Democrats stress need to strengthen clean energy supply chains as Republicans push up gas prices

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Dive brief:

  • A global energy transition will take place with or without the support of U.S. leaders, experts told Congress at a hearing on clean energy supply chains on Tuesday. Whether the United States adapts or not, they said, will determine how much the United States will depend on other countries for its energy needs in the years to come.

  • Lucian Pugliaresi, president of the Energy Policy Research Foundation, called for the development of new mineral resources to meet the growing demand for electric vehicle batteries, clean energy and storage without abandoning fossil fuels too soon. While these minerals will be needed to maintain the United States’ status as a leading energy producer amid inevitable energy change, he said, fossil fuels will remain important longer than some realize.

  • Democrats focused their questions on recycling and the need to minimize the environmental and social impacts of extracting the minerals and metals needed to deploy clean energy technologies. Republicans argued that Democratic policies caused what they described as the current energy crisis and would continue to boost inflation and hamper progress in the future.

Dive overview:

Two-fifths of the world’s electricity now comes from zero-carbon sources, and consumers are on track to buy 5 million VE this year, against half a million in 2015, Ethan Zindler, leader of the Americas for BloombergNEF, testified Tuesday before the Energy and Environment and Climate Change subcommittees of the House Energy and Trade Committee. As the demand for renewable energy and electric transmission increases, he said, the need for related materials such as steel, glass and copper, and rare minerals such as lithium and cobalt. , will grow dramatically, providing huge financial opportunities for these industries.

But while the United States is one of six countries that can produce all components of an onshore wind turbine nationally, Zindler said, the United States is “essentially a non-player“in solar supply chains.

“I am an industry analyst, not a policy maker,” he said. “I can just tell you that if the United States is going to install 30 GW of solar capacity this year, 80 to 90% will be imported materials. Is this something you want or would like to adjust? “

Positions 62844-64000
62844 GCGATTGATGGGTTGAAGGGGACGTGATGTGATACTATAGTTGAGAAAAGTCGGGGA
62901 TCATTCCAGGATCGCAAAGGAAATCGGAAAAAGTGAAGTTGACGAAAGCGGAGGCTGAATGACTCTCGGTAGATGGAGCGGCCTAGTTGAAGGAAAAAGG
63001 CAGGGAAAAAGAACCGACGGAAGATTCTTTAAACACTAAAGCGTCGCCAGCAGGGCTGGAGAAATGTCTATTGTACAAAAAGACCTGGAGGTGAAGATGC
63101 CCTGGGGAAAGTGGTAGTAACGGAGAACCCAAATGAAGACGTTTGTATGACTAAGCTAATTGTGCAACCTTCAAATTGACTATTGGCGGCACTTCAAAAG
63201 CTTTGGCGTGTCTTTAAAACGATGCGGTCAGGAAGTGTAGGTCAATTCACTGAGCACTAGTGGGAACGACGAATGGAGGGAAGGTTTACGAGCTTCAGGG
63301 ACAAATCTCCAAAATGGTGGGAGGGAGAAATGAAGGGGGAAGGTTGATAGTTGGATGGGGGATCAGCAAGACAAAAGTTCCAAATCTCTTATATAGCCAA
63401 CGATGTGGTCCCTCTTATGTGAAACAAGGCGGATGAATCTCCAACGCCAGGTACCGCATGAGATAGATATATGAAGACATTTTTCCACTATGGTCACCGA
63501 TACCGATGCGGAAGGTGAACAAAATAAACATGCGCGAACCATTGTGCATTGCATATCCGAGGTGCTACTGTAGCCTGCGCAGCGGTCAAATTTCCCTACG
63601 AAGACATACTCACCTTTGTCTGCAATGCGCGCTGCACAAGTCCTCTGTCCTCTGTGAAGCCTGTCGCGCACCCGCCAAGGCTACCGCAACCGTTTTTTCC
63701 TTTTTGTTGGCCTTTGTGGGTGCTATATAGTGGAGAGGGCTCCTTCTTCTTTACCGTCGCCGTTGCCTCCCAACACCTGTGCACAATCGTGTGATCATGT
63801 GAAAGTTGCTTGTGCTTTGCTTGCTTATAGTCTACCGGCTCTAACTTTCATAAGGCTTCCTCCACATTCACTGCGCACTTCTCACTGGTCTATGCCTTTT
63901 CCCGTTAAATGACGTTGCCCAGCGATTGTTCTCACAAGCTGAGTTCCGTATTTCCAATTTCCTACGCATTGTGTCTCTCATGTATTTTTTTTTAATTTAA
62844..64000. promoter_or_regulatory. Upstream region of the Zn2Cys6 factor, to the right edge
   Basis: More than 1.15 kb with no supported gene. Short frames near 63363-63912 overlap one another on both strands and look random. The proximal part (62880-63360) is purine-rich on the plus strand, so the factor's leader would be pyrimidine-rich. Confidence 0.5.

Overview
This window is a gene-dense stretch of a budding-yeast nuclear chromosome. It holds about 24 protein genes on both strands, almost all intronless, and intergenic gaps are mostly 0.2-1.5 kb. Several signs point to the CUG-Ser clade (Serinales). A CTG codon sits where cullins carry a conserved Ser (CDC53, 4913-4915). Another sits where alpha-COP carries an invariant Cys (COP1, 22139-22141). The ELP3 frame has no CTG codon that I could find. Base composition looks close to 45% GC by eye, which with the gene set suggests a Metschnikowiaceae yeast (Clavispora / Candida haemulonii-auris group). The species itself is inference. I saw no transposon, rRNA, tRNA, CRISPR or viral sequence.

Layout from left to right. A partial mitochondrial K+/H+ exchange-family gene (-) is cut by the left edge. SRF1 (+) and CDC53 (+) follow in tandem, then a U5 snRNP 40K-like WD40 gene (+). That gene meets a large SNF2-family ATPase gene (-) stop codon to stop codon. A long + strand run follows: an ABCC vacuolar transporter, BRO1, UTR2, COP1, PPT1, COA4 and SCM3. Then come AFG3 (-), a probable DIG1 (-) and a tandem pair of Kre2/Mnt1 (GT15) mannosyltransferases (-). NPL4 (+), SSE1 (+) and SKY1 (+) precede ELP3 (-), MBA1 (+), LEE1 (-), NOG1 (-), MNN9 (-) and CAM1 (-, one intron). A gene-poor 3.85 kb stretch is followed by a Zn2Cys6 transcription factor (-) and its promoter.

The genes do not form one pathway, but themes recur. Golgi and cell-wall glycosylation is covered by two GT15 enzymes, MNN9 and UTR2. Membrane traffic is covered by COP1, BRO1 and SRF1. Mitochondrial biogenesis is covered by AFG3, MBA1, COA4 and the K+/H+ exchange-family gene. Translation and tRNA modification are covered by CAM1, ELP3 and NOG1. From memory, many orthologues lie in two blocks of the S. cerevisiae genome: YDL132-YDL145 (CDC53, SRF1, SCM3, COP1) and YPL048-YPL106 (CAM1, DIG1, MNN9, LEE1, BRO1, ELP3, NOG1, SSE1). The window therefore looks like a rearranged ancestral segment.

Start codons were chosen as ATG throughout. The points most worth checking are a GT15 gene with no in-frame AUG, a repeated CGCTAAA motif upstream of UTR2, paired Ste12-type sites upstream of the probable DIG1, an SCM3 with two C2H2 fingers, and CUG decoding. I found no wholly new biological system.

While Zindler and other experts have warned that U.S. supply chains are unprepared for a surge in demand for renewables and electric vehicles, Republicans spent most of Tuesday’s hearing saying that the federal government should spend less time on clean energy and more time on the current crisis. rising costs of gasoline and home heating.

“We should ask ourselves what the green rush means for pricing and reliability of supply,” said Representative Cathy Rodgers, R-Wash. She argued that Democrats had adopted a “radical energy agenda” that sought to replace U.S. production of fossil fuels with production of minerals like lithium, compromising the country’s ability to reliably generate energy and increasing the country’s dependence on “slave labor in China”.

This policy, according to her and other Republicans, would accelerate current inflationary trends and reduce the quality of life in the United States.

“We may look like a record here, but it is only because the majority continue to ignore the reality that there is an energy crisis raging in our country this year,” said Representative Tim Walberg, R -Mich.,. “What if we focused on the current energy economy supply chain crisis? “

Pugliaresi dismissed the idea that the current increases in energy costs were tied to the policies of the Biden administration, instead blaming them on the disruption caused by COVID-19. But the administration could create future disruption, he said, if it phased out fossil fuels too early. A transition to clean energy is inevitable, but U.S. supplies of lithium and other essential minerals needed to meet growing demand for renewable energy and energy storage will not be sufficient to completely replace fossil fuels by 2035. , did he declare.

Pugliaresi also said he did not believe that it would be possible to open a sufficient number of new mines by 2035 to produce adequate mineral reserves nationally, as he said that obtaining the necessary environmental permits would take too long.

As political uncertainties in the United States push mineral and solar component production jobs to more stable overseas markets, American workers are increasingly skeptical that the incomes and jobs associated with the clean energy transition will benefit their communities, Roxanne Brown, international vice president outside United Steelworkers, told subcommittees.

At the end of the hearing, Representative Tom O’Halleran, D-Ariz. said the question of how to cut gasoline and heating costs this winter is an “interesting discussion. But if we are to move forward, we need to move away from those discussions and into something more focused on the issue. future …. The best way to reduce carbon emissions is to encourage clean energy, invest in the future, and recognize the many lessons of history that protection is not the place. way to the future. “


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